Newsbrief, TerraViva United Nations

Air Strikes on Hospital in Yemen Under Fire

UNITED NATIONS, Oct 27 2015 (IPS) - The bombing of a Yemeni hospital, run by Medicins Sans Frontieres (MSF), has been described as a “war crime” – and triggered a wave of protests and outright condemnation.

“The attack on Haydan Hospital appears to have been an unlawful attack causing harm to civilians and civilian objects. The consecutive airstrikes show deliberate targeting of the medical facility – this is another sad day for civilians,” said Philip Luther, Director for the Middle East and North Africa at Amnesty International.

According to MSF, the Saudi-led coalition forces allegedly carried out up to six consecutive airstrikes on October 26 on Haydan Hospital, located in the Haydan Directorate in Sa’da governorate.

“This is not the first strike on a hospital in Sa’da since the Saudi Arabia-led coalition’s military intervention in Yemen began last March”, the Paris-based international medical humanitarian organization said.

Last month, the Saudi coalition reportedly bombed al-Sh’ara hospital in Razih, in the west of Sa’da governorate, resulting in the killing of six patients and the injury of six others.

MSF personnel who visited the site afterwards said there was no evidence that the hospital was being used for any military purposes.

On October 3, an MSF hospital in the Afghan city of Kunduz was bombed by US forces, killing at least 22 people.
Although US President Barack Obama publicly apologized for the bombing, MSF has insisted on an international commission of inquiry into that air strike in Afghanistan.

However, the Saudi-led coalition battling Yemen’s Houthi rebel movement denied that it had bombed the hospital, according to the British Broadcasting Corporation (BCC).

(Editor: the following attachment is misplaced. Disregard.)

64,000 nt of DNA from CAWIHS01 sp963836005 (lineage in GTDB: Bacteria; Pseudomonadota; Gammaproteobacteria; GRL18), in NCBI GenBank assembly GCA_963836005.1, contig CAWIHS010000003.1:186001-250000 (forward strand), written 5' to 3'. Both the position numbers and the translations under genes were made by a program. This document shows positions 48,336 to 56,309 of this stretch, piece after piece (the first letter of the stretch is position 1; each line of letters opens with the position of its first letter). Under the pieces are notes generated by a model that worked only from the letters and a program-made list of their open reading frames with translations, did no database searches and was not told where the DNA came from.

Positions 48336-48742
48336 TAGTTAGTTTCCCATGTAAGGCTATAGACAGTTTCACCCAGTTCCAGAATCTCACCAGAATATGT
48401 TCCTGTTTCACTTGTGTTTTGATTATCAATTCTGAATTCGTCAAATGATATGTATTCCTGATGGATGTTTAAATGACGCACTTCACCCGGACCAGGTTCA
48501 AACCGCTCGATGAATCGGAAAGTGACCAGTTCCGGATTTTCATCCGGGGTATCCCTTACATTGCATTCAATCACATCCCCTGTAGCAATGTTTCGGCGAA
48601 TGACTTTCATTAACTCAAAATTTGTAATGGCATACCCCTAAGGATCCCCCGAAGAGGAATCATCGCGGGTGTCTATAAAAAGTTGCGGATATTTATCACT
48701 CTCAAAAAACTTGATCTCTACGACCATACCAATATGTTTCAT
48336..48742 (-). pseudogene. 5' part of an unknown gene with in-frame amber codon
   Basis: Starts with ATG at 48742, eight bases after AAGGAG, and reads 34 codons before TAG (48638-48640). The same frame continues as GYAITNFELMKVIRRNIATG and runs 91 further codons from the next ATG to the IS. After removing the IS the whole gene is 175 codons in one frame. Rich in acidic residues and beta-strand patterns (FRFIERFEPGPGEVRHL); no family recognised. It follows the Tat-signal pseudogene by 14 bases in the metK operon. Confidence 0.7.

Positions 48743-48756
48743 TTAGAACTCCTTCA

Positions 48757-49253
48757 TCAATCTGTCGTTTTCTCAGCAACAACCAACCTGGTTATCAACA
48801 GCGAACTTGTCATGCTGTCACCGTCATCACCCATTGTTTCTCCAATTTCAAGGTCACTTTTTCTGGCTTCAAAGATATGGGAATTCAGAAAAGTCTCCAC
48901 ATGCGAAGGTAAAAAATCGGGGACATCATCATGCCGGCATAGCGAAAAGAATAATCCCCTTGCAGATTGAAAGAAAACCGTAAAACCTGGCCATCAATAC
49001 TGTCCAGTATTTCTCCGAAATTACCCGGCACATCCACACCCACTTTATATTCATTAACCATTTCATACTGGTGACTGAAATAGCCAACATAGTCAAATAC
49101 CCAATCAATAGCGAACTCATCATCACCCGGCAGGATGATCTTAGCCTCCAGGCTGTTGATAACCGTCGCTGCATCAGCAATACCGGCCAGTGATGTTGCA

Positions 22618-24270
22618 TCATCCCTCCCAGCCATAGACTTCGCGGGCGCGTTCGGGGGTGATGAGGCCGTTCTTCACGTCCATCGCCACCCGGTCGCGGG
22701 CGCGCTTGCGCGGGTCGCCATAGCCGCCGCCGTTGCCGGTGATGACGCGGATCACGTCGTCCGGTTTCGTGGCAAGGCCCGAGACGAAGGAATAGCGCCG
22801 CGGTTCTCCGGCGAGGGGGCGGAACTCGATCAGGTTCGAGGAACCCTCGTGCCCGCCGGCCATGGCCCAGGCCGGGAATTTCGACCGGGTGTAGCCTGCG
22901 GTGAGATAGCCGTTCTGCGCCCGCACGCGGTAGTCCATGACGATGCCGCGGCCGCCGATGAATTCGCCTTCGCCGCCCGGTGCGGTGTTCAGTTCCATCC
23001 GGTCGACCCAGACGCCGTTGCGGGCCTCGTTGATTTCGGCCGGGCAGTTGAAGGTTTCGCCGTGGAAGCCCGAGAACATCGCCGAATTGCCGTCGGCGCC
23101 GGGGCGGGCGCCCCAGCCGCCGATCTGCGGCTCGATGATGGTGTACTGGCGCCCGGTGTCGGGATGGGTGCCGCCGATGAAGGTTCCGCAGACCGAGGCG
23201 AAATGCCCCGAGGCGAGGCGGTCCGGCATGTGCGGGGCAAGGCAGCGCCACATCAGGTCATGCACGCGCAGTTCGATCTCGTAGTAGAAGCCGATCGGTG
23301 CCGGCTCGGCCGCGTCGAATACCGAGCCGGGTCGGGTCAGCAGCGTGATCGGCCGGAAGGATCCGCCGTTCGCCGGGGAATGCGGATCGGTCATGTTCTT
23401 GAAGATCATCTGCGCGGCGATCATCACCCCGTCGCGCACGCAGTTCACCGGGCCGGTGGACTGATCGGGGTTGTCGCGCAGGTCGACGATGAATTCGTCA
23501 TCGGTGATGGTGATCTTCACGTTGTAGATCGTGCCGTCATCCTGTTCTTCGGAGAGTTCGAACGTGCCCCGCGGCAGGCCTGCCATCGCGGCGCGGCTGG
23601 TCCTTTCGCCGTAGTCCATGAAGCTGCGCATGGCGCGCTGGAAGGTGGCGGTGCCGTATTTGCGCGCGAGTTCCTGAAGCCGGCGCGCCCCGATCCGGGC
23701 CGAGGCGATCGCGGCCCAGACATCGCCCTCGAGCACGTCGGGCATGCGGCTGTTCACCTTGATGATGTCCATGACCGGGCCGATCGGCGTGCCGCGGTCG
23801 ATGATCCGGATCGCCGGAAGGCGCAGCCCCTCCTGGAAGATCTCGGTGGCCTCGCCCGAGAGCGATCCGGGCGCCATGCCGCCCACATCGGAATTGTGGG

The Reuters news agency quoted coalition spokesman Brig-Gen Ahmed al-Asiri, as saying: “We cannot tell without investigation.”

Last month, the Saudi coalition is reported to have targeted a bomb-making factory – and ended up killing some 36 civilians working at a water-bottling plant in northern Yemen.

The same month it unleashed an air attack on a wedding party triggering outrage from Secretary-General Ban Ki-moon.
Secretary-General condemned the air strikes that reportedly struck a wedding party in Wahijah village, outside of the Red Sea port city of Mokha in Yemen, killing as many as 135 people.

“The Secretary-General expresses his deepest condolences and sympathies to the families of the victims and a swift recovery to those injured,” he said.

Ted Lieu, Democratic Congressman from California, has urged the United States to “cease aiding coalition air strikes in Yemen until the coalition demonstrates they will institute proper safeguards to prevent civilian deaths.”

In an interview with the New York Times, Lieu said it was unclear whether the coalition “was grossly negligent or intentionally targeting civilians.”

“There is clearly no military value in a wedding party,” he said.

The Saudi-led coalition of Arab states, includes Egypt, Jordan, Morocco, Sudan, the United Arab Emirates, Kuwait, Qatar and Bahrain.

Amnesty International said: “Hospitals and medical units must be respected and protected in all circumstances – they only lose their protection against attack if they are used for military purposes – and the destruction of this one means the loss of vital humanitarian treatment for civilians across four directorates of northern Yemen”.

MSF staff confirmed the attack, saying they witnessed two consecutive airstrikes before fleeing the hospital compound. Three to four further airstrikes were reported, coming around five minutes apart.

According to Hassan Boucenine, MSF head of mission in Yemen, the Saudi Arabia-led coalition has the coordinates of all MSF hospitals in Yemen, including Haydan Hospital.

The hospital’s director Dr Ali al-Mughli said the hospital is now completely destroyed with the exception of the storage rooms.

He said that while the hospital often receives injured fighters, there was no military activity in the hospital at the time of the attack.


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